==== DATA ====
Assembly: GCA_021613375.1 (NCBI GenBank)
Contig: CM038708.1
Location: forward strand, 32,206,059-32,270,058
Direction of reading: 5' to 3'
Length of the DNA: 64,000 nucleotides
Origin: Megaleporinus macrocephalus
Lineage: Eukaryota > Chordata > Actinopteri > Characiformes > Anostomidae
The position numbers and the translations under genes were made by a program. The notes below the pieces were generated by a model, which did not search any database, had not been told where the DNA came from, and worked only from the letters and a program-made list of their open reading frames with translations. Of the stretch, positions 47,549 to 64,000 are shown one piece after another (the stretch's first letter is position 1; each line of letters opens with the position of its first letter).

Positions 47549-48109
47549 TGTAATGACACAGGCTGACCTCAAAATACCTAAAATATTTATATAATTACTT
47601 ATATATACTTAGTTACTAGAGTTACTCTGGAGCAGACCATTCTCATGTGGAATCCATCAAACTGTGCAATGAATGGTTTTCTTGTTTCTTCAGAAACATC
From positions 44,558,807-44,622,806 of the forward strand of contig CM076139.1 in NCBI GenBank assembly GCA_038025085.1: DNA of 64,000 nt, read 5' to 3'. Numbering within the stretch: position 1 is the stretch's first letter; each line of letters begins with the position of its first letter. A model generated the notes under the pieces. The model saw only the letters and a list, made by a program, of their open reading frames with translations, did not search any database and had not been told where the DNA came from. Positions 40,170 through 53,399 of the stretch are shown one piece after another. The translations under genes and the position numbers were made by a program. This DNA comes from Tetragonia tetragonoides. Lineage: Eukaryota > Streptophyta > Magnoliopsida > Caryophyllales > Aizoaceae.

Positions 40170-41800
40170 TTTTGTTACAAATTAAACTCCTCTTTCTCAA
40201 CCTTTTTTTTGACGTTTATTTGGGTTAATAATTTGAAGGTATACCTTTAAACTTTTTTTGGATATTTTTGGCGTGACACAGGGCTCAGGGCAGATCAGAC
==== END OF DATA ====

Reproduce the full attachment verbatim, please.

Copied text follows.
Assembly: GCA_021613375.1 (NCBI GenBank)
Contig: CM038708.1
Location: forward strand, 32,206,059-32,270,058
Direction of reading: 5' to 3'
Length of the DNA: 64,000 nucleotides
Origin: Megaleporinus macrocephalus
Lineage: Eukaryota > Chordata > Actinopteri > Characiformes > Anostomidae
The position numbers and the translations under genes were made by a program. The notes below the pieces were generated by a model, which did not search any database, had not been told where the DNA came from, and worked only from the letters and a program-made list of their open reading frames with translations. Of the stretch, positions 47,549 to 64,000 are shown one piece after another (the stretch's first letter is position 1; each line of letters opens with the position of its first letter).

Positions 47549-48109
47549 TGTAATGACACAGGCTGACCTCAAAATACCTAAAATATTTATATAATTACTT
47601 ATATATACTTAGTTACTAGAGTTACTCTGGAGCAGACCATTCTCATGTGGAATCCATCAAACTGTGCAATGAATGGTTTTCTTGTTTCTTCAGAAACATC
From positions 44,558,807-44,622,806 of the forward strand of contig CM076139.1 in NCBI GenBank assembly GCA_038025085.1: DNA of 64,000 nt, read 5' to 3'. Numbering within the stretch: position 1 is the stretch's first letter; each line of letters begins with the position of its first letter. A model generated the notes under the pieces. The model saw only the letters and a list, made by a program, of their open reading frames with translations, did not search any database and had not been told where the DNA came from. Positions 40,170 through 53,399 of the stretch are shown one piece after another. The translations under genes and the position numbers were made by a program. This DNA comes from Tetragonia tetragonoides. Lineage: Eukaryota > Streptophyta > Magnoliopsida > Caryophyllales > Aizoaceae.

Positions 40170-41800
40170 TTTTGTTACAAATTAAACTCCTCTTTCTCAA
40201 CCTTTTTTTTGACGTTTATTTGGGTTAATAATTTGAAGGTATACCTTTAAACTTTTTTTGGATATTTTTGGCGTGACACAGGGCTCAGGGCAGATCAGAC